Current quark

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Current quarks (also called naked quarks or bare quarks) are defined as the constituent quark cores (constituent quarks with no covering) of a valence quark.[1]:150–151

If, in one constituent quark, the current quark is hit inside the covering with large force, it accelerates through the covering and leaves it behind.[citation needed] In addition, current quarks possess one asymptotic freedom within the perturbation theory described limits. In quantum chromodynamics, the mass of the current quarks carries the designation current quark mass.

The local term plays no more role for the description of the hadrons with the light current quarks[clarification needed]. In the -Scheme at GeV/c2 the quark masses are:[2]

Current quark Mass Δx
Down quark 4.3–5.2 MeV/c2 20–40 fm
Up quark 1.8–2.8 MeV/c2 20–40 fm
Strange quark 92–104 MeV/c2
Charm quark 1.3 GeV/c2
Bottom quark 4.2–4.7 GeV/c2
Top quark 156–176 GeV/c2

A description is only possible with the help of relativistic quantum mechanics.

Current quark mass[edit]

The current quark mass is also called the mass of the 'naked' quarks. The mass of the current quark is reduced by the term of the constituent quark covering mass.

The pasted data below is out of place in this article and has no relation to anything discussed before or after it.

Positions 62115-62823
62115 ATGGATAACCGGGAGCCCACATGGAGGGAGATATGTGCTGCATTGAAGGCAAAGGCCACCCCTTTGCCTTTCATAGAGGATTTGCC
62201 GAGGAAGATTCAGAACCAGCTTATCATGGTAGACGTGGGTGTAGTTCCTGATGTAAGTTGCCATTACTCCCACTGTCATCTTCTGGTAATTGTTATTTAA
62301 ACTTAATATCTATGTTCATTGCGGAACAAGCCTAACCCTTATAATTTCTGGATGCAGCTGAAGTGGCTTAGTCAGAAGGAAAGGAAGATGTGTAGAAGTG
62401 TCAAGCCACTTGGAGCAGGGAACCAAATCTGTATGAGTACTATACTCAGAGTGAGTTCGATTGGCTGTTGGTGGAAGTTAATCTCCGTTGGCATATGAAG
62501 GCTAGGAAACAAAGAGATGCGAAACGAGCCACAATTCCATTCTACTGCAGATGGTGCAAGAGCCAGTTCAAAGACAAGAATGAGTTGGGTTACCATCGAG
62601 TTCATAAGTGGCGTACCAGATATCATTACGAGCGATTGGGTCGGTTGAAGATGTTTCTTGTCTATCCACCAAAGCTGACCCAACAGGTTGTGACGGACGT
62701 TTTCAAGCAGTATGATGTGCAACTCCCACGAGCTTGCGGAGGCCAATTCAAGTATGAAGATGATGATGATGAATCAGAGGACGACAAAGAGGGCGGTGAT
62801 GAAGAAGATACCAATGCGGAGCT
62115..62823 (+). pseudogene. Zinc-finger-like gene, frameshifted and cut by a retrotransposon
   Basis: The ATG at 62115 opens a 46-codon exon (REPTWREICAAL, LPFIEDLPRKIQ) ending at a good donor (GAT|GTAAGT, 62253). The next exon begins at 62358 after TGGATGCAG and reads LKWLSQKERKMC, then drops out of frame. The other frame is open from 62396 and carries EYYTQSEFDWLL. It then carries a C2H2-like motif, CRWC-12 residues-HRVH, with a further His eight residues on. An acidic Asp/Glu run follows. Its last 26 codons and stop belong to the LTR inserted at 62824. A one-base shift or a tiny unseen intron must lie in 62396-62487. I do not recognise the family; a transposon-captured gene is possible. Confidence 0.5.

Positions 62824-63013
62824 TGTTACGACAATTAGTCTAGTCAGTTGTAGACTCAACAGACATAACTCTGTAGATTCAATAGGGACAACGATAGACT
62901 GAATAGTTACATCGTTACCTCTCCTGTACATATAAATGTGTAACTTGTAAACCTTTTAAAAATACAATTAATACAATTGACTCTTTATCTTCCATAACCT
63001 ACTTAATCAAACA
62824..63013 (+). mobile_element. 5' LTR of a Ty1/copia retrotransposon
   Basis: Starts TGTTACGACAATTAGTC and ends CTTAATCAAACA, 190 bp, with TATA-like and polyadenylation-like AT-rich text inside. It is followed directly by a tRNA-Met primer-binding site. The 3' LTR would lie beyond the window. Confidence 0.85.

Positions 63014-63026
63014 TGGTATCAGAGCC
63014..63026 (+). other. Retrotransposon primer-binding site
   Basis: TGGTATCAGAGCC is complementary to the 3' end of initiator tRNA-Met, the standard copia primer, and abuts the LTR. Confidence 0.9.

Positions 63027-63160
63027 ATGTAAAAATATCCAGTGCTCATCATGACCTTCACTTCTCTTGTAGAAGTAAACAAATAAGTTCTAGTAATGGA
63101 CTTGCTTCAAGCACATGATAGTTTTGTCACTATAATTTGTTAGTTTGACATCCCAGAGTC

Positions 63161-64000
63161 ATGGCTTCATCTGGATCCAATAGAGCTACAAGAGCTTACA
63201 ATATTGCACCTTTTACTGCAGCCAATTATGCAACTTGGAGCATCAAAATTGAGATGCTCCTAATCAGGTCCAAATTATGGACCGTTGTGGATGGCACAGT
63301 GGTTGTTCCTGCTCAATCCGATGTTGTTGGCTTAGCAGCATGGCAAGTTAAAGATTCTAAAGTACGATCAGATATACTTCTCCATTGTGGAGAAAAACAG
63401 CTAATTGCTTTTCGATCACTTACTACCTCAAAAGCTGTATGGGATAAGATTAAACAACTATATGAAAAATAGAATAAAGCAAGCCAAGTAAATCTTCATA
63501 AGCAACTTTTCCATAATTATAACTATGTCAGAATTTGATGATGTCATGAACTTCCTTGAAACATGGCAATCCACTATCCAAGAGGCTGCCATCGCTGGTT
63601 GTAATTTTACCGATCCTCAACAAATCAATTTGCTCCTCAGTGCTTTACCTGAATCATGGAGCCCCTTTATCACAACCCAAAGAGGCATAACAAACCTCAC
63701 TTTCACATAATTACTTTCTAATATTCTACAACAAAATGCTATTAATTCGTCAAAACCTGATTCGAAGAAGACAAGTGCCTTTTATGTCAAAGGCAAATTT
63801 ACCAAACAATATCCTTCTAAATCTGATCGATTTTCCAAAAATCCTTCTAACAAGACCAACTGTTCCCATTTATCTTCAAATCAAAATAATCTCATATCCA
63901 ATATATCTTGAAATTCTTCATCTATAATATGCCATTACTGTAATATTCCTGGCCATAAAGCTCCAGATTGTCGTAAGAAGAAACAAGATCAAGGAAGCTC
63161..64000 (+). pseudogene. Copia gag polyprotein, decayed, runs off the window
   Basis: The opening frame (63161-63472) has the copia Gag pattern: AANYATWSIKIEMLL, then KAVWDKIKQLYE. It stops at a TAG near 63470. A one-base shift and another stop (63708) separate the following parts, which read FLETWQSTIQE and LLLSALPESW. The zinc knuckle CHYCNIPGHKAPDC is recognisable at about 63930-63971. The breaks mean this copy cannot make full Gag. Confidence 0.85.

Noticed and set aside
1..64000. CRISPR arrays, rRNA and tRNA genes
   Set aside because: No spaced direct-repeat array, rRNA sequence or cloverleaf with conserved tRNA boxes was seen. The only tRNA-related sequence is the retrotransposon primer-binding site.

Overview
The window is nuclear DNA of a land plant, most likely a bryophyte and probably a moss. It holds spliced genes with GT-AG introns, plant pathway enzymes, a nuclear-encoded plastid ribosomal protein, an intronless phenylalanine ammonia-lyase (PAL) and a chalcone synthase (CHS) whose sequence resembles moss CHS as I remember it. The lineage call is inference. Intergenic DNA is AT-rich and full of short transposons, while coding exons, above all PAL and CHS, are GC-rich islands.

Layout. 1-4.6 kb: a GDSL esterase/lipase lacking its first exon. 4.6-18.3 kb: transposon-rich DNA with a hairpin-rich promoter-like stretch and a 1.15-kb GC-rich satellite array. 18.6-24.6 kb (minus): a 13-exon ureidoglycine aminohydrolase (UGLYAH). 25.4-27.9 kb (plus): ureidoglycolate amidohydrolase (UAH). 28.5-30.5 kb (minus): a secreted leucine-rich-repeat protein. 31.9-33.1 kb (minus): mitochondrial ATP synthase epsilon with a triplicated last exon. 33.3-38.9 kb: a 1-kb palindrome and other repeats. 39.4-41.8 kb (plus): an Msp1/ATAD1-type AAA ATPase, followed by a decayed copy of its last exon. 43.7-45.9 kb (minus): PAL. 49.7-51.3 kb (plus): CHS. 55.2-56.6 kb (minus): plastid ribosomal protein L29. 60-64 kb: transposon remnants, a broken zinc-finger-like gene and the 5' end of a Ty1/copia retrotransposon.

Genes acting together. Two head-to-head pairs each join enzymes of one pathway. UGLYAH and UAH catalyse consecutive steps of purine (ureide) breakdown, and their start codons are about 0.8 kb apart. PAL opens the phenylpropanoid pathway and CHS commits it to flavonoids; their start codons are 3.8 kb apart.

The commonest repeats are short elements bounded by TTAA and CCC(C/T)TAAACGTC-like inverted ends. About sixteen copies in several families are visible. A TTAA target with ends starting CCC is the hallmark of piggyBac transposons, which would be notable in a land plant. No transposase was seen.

The current quark mass is a logical consequence of the mathematical formalism of the quantum field theory (QFT), thus it is from a not descriptive origin. The current quark masses of the light current quarks are much smaller than the constituent quark masses. Reason for this is the missing of the mass of the constituent quark covering.

The current quark mass is a parameter to compute sufficiently small color charges.

Definition: The current quark mass means the mass of the constituent quark mass reduced by the mass of the respective constituent quark covering.

There is almost no difference between current quark mass and constituent quark mass for the heavy quarks (c,b,t).This is not so for the light quarks (u, d, s).

The comparison of the results of the computations with the experimental data supplies the values for the current quark masses.


  1. ^ Timothy Paul Smith (2003). Hidden Worlds: Hunting for Quarks in Ordinary Matter. Princeton University Press. ISBN 978-0-691-05773-6.
  2. ^ C. Patrignani et al. (Particle Data Group) (2016). "Quarks" (PDF). Chin. Phys. C. 40: 100001.CS1 maint: uses authors parameter (link)